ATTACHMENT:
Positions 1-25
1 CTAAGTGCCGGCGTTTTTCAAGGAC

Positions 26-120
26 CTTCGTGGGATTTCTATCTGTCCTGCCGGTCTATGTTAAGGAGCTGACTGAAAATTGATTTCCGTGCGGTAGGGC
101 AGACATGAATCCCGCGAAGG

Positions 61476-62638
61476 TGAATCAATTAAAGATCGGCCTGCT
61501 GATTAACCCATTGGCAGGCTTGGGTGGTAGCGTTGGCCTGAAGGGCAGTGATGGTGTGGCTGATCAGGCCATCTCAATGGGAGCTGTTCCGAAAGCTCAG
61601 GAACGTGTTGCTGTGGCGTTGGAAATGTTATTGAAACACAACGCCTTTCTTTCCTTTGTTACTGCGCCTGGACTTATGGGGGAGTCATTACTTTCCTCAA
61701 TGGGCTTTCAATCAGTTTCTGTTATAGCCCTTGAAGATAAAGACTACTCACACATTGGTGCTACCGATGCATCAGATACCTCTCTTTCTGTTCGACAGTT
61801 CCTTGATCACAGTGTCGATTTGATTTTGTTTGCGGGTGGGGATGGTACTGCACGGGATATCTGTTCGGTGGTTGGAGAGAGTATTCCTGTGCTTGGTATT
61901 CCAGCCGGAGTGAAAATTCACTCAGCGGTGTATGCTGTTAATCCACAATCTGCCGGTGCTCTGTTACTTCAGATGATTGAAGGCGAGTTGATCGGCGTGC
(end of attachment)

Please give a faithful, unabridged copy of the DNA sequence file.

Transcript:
Positions 1-25
1 CTAAGTGCCGGCGTTTTTCAAGGAC

Positions 26-120
26 CTTCGTGGGATTTCTATCTGTCCTGCCGGTCTATGTTAAGGAGCTGACTGAAAATTGATTTCCGTGCGGTAGGGC
101 AGACATGAATCCCGCGAAGG

Positions 61476-62638
61476 TGAATCAATTAAAGATCGGCCTGCT
61501 GATTAACCCATTGGCAGGCTTGGGTGGTAGCGTTGGCCTGAAGGGCAGTGATGGTGTGGCTGATCAGGCCATCTCAATGGGAGCTGTTCCGAAAGCTCAG
61601 GAACGTGTTGCTGTGGCGTTGGAAATGTTATTGAAACACAACGCCTTTCTTTCCTTTGTTACTGCGCCTGGACTTATGGGGGAGTCATTACTTTCCTCAA
61701 TGGGCTTTCAATCAGTTTCTGTTATAGCCCTTGAAGATAAAGACTACTCACACATTGGTGCTACCGATGCATCAGATACCTCTCTTTCTGTTCGACAGTT
61801 CCTTGATCACAGTGTCGATTTGATTTTGTTTGCGGGTGGGGATGGTACTGCACGGGATATCTGTTCGGTGGTTGGAGAGAGTATTCCTGTGCTTGGTATT
61901 CCAGCCGGAGTGAAAATTCACTCAGCGGTGTATGCTGTTAATCCACAATCTGCCGGTGCTCTGTTACTTCAGATGATTGAAGGCGAGTTGATCGGCGTGC